They depend on plankton as their primary food source. Changing sea temperatures disrupt the phytoplankton’s natural ecological cycles and change the plankton distribution. So they struggle to find adequate food supplies. This forces them to change their migratory patterns frequently.

5) Marine Traffic

Marine traffic is greatly on the increases where manta rays are present. This results in frequent boat strikes, collisions and entanglement with anchor lines. All of these are generally fatal.

6) Unregulated Tourism

Big aggregations of mantas have become tourist attractions resulting in the presence of many boats in places where mantas are easy to observe and spot, a large volume of snorkelers and divers in the water close to the mantas or touching them. This causes great stress to the animals, disrupting their feeding, reproduction of cleaning patterns.

7) Captivity

Although only few mobula rays live in captivity, the unmonitored removal from the wild for the public aquarium trade may have negative impacts on small and geographically isolated populations.

8) Natural Predation

The natural predators of manta rays are: sharks, orcas and false killer whales. In most of the cases non-fatal injuries have been seen, especially with shark bites, but we do not know how these injuries affect the long term survival of mantas or their reproduction.

 On top of these threats, are not a species which can be fished in a sustainable manner as they have a:

  •          long life-span
  •          low reproduction rates due to their: late maturity, long gestation periods and give birth to only one pup every one to two years

Thus all of these threats but especially overfishing and their biological history have led to a dramatic reduction in their populations worldwide. Both Manta birostris and Manta alfredi are now listed as VULNERABLE in the Red List of Threatened Species (ICUN). However in spite of this, mantas remain unprotected in most part of the world (including Australia).Only in the places where a collapse in the fishery was declared, such as in the Phillipines and in Mexico (sea of Cortez), are the species protected.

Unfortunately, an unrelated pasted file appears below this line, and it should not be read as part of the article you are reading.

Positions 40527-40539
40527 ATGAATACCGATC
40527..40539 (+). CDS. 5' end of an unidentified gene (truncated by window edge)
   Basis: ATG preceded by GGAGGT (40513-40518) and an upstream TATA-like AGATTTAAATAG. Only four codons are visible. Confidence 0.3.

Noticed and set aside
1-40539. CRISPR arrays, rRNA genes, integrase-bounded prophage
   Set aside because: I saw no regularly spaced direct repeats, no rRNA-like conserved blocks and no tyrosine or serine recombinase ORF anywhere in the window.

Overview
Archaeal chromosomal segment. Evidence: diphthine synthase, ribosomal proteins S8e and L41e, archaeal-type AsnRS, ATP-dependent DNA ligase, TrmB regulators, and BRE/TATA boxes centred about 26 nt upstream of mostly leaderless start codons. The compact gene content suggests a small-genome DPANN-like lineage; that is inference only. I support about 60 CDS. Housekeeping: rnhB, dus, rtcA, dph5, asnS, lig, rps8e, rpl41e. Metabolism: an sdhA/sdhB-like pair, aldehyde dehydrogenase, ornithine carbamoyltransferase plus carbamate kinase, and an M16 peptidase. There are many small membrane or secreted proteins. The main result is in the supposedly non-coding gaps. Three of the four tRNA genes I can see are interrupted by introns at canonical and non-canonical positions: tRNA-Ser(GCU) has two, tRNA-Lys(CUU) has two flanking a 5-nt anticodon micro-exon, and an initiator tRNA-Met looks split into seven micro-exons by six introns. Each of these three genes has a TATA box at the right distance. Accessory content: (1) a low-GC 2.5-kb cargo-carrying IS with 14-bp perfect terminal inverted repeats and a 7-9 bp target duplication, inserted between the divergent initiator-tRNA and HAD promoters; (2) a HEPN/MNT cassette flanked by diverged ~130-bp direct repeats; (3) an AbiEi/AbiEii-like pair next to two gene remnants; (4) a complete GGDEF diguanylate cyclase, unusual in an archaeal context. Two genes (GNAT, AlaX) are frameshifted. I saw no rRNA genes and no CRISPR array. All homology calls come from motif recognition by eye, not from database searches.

Data is missing about manta rays

A lot of information essential to the protection of manta rays and their habitats is missing including: data about their biology, ecology and behavior.

Manta Ray Conservation

 Manta Ray tourisms generates far more income than manta fisheries. It is estimated that 50 million USD are generated by tourism each year while only 250-500 USD are paid for a manta at an Asian market. In the Phillipines a large manta ray gives less than 100 USD to a fisherman but generates 8 million USD a year in tourism (Ray of Hope).

Thus Eco-tourism with sustainable diving practices and proper codes of conduct for boat approaches as well as educational material is important for the protection of manta rays. Along with this, Marine Protected Areas and Sanctuaries are required to protect the manta rays and their habitats. Other than this is important to focus on reducing other human threats (marine debris, boat traffic, pollution. ghost nets etc). If suitable actions are taken it will still take decades for manta ray populations to return to their natural state.